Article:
Graduate students need to see a variety of female role models with a range of attitudes and approaches to life. They need to know successful women who have been able to balance the demands of career and family life, and they need to be exposed to the many rewards of a research career. Eighteen senior women from academics and industry provided these role models. Students commented:

"We got to meet some amazing and impressive women, each unique, but each an example, an inspiration, a role model in her own right." [Kaur]

"Listening to all these success stories was great. I especially like the fact that all these women had lunch/dinner with us and shared more stories. The speakers were AWESOME!" [Anonymous]

"These amazing women professors in CS are actually cool. They are not only smart but they have families and personalities." [Anonymous]

Networking is clearly important. It gives students a chance to meet others with similar interests and concerns, find role models, build a trusted group of advisers, experience a wider range of research, make technical contacts, and become known. The workshop included a session on Networking Skills and a number of social events (breaks, lunch, and a reception with additional guests from Microsoft and the University of Washington) that provided opportunities to practice newly acquired skills.

"During the reception, I had a long discussion about the US socio-economic scenario and US-Indian trade relations with Phil Bernstein from Microsoft Research, something I least expected. I was "networking" and it was turning out to be lots of fun!" [Kaur]

Peer support has a significant impact on persistence in CS&E graduate programs, and perhaps beyond. Women may well have close professional relationships with men in their home departments, but there is a special value to having a critical mass of female colleagues as well. The primary goal of the Cohort Project is to create self-sustaining peer-support groups among the participants. Many participants listed the knowledge that they were "not alone" in their experiences as the most important result of the workshop.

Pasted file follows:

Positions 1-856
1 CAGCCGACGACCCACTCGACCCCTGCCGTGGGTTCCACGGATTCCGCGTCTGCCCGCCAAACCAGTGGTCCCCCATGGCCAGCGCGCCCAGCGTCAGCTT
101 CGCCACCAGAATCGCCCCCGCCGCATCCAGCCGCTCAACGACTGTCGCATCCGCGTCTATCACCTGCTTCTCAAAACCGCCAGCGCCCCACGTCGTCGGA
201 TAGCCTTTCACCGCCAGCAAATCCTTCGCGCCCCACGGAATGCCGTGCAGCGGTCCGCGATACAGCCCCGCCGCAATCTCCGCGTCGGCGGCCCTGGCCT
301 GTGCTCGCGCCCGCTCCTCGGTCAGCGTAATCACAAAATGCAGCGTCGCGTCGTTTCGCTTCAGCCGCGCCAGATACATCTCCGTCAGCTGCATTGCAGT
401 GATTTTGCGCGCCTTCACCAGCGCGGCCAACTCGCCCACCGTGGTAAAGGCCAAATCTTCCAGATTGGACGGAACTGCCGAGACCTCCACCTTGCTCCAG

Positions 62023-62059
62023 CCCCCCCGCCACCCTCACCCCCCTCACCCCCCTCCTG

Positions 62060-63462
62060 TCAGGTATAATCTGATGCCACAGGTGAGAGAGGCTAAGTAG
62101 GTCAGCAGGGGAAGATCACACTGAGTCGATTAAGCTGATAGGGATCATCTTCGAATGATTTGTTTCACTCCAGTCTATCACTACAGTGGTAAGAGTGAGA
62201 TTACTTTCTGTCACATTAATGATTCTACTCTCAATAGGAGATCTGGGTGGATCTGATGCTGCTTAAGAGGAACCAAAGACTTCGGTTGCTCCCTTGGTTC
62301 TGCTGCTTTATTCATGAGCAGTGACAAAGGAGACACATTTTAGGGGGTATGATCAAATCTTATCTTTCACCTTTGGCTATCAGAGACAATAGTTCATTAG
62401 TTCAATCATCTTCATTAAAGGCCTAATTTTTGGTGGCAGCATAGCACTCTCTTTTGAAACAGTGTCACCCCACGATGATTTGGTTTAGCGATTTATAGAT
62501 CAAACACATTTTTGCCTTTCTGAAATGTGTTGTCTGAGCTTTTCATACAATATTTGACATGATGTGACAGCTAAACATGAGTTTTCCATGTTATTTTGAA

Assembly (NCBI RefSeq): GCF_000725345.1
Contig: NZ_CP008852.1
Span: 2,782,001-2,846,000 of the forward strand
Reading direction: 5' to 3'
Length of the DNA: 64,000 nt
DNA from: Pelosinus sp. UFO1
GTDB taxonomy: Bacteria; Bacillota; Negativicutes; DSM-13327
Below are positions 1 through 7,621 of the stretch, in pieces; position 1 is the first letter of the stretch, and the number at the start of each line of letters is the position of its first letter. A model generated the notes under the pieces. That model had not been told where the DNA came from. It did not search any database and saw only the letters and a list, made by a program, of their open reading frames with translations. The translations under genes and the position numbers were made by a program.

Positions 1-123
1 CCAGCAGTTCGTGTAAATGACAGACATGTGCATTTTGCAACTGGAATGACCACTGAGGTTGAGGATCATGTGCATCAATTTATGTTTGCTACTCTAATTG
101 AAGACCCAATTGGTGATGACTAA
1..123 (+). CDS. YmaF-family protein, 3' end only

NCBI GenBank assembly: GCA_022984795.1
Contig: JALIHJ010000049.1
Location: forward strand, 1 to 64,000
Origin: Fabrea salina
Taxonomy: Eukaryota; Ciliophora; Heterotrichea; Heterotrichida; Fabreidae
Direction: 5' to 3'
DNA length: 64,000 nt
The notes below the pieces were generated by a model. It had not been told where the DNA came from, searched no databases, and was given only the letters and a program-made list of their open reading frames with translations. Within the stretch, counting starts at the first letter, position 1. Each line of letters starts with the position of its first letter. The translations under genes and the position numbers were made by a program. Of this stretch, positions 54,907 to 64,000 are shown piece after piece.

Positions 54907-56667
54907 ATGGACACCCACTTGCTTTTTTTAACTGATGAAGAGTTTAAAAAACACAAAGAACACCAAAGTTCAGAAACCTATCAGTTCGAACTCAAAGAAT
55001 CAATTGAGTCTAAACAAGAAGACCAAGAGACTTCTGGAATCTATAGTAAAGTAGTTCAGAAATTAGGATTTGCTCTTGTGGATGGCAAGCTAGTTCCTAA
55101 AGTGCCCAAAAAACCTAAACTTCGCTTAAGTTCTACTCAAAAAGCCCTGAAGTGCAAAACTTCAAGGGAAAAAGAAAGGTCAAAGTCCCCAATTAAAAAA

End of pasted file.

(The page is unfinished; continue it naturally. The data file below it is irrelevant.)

"The best part about the workshop was the opportunity to meet other students. At the workshop hotel, we were put up in double rooms with other women attendees. Starting out as strangers sharing the room, we ended up becoming trusted acquaintances for life. I got to meet and share experiences with other students who were as lost in graduate life as I was, but both of us, suddenly, no longer as lost for having found each other. The biggest benefit was the feeling, "Oh, then I am not the only one!" Be it the uncertainty you have about being right for grad school or about fitting in at your department, there was always someone else who had also gone through it." [Kaur]

"I left the workshop feeling energized to go back to my home institution with more of a drive to succeed. I was convinced that it was our time to rock the system. To me, that group of 100+ women contained so much talent and so much excitement that it is hard to believe that we will not go forward and change the world, a heady feeling indeed." [Kaur]

Over the next few years, the Graduate Cohort Program will provide ongoing mentoring and support to the students who attended the workshop. Plans include both electronic activities (e-mail discussion groups, virtual panels with senior women participating, electronic poster sessions, research overviews by senior women, etc.), and face-to-face, research-related activities (regional meetings, matching mentors with mentees for specific conferences, using bulletin boards to connect cohort members attending the same conferences, etc.). Our goal is to continue the Cohort Program by inviting the 2004 Cohort along with a 2005 Cohort to a second workshop next year. In addition, we would like to expand the program size. This year more than 200 students applied for our 100 openings; ideally we could welcome all interested students. CRA-W is currently looking for additional funding to support the Graduate Cohort Program.

Thanks to this year's speakers and sponsors (Microsoft, NSF, and the ACM SIGS) for making the workshop possible!

Ishwinder Kaur is a graduate student in the CIS Department at the University of Oregon and Julie Weber is a graduate student in the EECS Department at Tufts University. Jan Cuny (University of Oregon, CRA board vice chair), Lori Pollock (University of Delaware), and Mary Lou Soffa (University of Pittsburgh and CRA board member) are coordinators of the Grad Cohort for Women.

[1] Barbara M. Moskal, "A Summary of Results from the Survey of the Earned Doctorate: Women Earning Computer Science Doctorates," Computing Research News, pp. 2, 11; May 2002. (See /main/cra.pubs.html)

Search WWW Search

Copyright © 2007 Computing Research Association. All Rights Reserved. Questions? E-mail: